A Chat With Men’s Grooming Chain Founder John Allan

Above: Hair stylist and men's grooming chain founder John Allan
Above: Hair stylist and men's grooming chain founder John Allan

Maybe it’s the popularity of Mad Men that did it. Or maybe it’s the thankful decline of “Casual Friday” we have to thank for it. Either way, men are taking appearance and grooming seriously again and, in turn, letting themselves be pampered a bit. Slowly but surely, we’re saying goodbye to the fauxhawk and hello to The Great Gatsby.

Now that there are dozens of hair care and grooming products men can call their own, it’s time they found a place they can call their own, as well. Not some hole‐in‐the‐wall barbershop with a collapsing barber pole and rusty shears. If you’re still getting your ears lowered at some fifteen dollar haircut chain, it’s time you sought out a place designed just for the well‐groomed gentleman. The kind of place where men can get pampered just as well as our wives and girlfriends have been visiting
forever.

John Allan Meing started his first men’s club in 1988. Called simply “John Allan’s”, the chain now boasts seven locations all over North America, with four in New York City alone. Slick and stylish, it’s more than just a place to get a haircut (don’t ever call it a “salon”), it’s a chance to unwind, have a drink, get a manicure, and be treated like a Gordon Gecko. Oh, and it’s also a really nice place to get a haircut. When you first meet John Allan, you almost expect to meet an impeccably dressed English butler, with perfectly coifed hair and a three‐piece suit. Although the man is definitely stylish and can certainly wear a vest like the best of them, he’s far more Sinatra than Jeeves.

It’s no wonder the man has such a Rat Pack vibe about him. He grew up in New York and New Jersey, just like Ol’ Blue Eyes himself. Sure, you might catch him in a tux, but today he’s wearing a leather jacket and a newsboy cap.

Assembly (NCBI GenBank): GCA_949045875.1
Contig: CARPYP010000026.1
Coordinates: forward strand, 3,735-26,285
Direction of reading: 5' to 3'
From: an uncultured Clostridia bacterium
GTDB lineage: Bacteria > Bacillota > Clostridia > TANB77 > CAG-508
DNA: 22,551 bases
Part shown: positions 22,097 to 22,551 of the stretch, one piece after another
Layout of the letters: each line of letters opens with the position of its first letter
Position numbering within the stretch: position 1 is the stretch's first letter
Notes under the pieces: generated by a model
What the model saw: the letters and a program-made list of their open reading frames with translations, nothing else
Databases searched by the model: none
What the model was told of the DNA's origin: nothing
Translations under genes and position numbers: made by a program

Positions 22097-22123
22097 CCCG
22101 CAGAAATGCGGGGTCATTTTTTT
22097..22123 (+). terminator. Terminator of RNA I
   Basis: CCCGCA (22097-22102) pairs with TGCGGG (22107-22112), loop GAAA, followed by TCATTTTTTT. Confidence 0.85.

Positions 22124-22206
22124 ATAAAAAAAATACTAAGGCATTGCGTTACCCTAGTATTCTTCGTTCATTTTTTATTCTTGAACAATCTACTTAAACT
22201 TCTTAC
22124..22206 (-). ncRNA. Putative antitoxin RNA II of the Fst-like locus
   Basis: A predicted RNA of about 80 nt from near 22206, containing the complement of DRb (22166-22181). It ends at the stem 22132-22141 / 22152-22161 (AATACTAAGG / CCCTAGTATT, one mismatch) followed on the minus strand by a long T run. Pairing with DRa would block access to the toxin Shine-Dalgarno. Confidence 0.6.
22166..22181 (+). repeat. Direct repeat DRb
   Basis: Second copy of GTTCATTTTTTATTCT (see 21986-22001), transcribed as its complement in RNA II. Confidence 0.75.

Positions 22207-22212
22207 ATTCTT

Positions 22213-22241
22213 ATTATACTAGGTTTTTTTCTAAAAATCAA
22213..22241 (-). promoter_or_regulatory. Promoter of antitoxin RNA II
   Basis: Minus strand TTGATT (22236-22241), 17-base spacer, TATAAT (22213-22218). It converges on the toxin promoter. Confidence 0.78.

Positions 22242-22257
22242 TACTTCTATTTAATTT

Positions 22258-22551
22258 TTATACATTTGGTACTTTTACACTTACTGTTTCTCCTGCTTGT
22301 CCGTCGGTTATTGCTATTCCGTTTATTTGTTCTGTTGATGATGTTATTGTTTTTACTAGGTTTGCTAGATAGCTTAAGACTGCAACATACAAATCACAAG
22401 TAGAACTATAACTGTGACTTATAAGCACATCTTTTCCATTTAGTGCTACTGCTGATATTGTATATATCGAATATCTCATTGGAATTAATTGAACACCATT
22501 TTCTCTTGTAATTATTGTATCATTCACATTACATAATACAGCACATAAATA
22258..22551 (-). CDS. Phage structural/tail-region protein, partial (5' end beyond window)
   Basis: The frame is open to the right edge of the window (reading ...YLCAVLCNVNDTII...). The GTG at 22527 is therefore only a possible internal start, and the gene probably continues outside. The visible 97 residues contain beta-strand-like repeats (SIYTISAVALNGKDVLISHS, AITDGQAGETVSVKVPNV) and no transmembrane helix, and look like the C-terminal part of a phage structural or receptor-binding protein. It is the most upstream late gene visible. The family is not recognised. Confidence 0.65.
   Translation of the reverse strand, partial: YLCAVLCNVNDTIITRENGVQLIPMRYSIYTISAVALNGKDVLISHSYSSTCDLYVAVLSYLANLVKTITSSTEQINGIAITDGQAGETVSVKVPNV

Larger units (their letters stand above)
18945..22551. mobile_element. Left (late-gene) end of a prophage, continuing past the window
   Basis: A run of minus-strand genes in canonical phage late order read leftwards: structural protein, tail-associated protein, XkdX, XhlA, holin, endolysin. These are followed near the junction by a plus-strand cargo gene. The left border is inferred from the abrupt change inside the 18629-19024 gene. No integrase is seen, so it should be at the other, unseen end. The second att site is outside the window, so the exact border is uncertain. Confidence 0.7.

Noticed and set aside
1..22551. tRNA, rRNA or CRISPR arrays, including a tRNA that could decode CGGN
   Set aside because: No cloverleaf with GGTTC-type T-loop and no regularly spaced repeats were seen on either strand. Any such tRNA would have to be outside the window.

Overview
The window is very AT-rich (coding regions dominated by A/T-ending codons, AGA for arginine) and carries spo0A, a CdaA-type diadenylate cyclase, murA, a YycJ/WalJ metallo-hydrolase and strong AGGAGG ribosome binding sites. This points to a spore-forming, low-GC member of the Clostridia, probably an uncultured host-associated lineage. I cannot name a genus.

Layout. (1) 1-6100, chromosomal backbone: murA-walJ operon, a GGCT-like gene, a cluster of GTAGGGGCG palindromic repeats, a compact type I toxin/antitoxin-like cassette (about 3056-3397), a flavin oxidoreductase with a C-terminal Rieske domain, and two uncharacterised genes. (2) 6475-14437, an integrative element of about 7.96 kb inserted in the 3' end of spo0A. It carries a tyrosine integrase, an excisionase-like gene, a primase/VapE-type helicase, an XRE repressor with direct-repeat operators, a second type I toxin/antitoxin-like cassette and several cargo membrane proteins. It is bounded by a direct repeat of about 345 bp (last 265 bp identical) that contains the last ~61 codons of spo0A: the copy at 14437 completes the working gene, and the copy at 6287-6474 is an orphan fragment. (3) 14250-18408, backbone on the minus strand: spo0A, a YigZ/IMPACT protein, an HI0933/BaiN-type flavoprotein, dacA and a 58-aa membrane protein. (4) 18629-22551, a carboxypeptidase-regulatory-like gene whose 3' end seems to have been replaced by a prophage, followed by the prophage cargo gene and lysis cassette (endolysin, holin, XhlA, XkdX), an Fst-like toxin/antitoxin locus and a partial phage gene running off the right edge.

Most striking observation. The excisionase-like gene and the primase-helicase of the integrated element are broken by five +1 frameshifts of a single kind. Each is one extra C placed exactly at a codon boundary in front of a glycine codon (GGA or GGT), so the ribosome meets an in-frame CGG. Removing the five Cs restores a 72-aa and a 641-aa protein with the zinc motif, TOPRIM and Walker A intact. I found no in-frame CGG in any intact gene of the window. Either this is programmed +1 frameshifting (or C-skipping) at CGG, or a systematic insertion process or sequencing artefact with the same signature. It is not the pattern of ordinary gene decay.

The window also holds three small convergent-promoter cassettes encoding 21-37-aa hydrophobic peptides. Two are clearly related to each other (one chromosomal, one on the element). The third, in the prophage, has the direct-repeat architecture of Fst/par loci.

AmongMen: When did the idea for John Allan’s mens’ clubs first hit you? Was it always an idea to open a chain of locations, or did you figure it would be
one and done?
John Allan: 1987. I don’t like the word “chain” and—yes—it was always toexpand, not only domestically, but globally.

AM: A person with your background could have easily opened up a chain of spas for women and probably made twice as much money. Why the decision to focus on men?
JA: Nobody else would. They needed someone to represent them. A person… not just another huge company.

AM: Say I’m a guy who walks into a JA for the first time and has no clue what to expect. Walk me through the experience as you’d envision it.
JA: Greeted by the valet, given a cutting jacket, goes over the shampoo sinks and gets scalp massage conditioning treatment. Then recline in an old fashion barber chair with a hot towel. Relax in a club leather chair while getting an expert haircut and manicure at the same time… and enjoying a beer… finishing with shoeshine In a Relaxed atmosphere taking 35‐40 minutes.

AM: Why do you suppose we’re seeing this resurgence in men’s grooming and fashion awareness?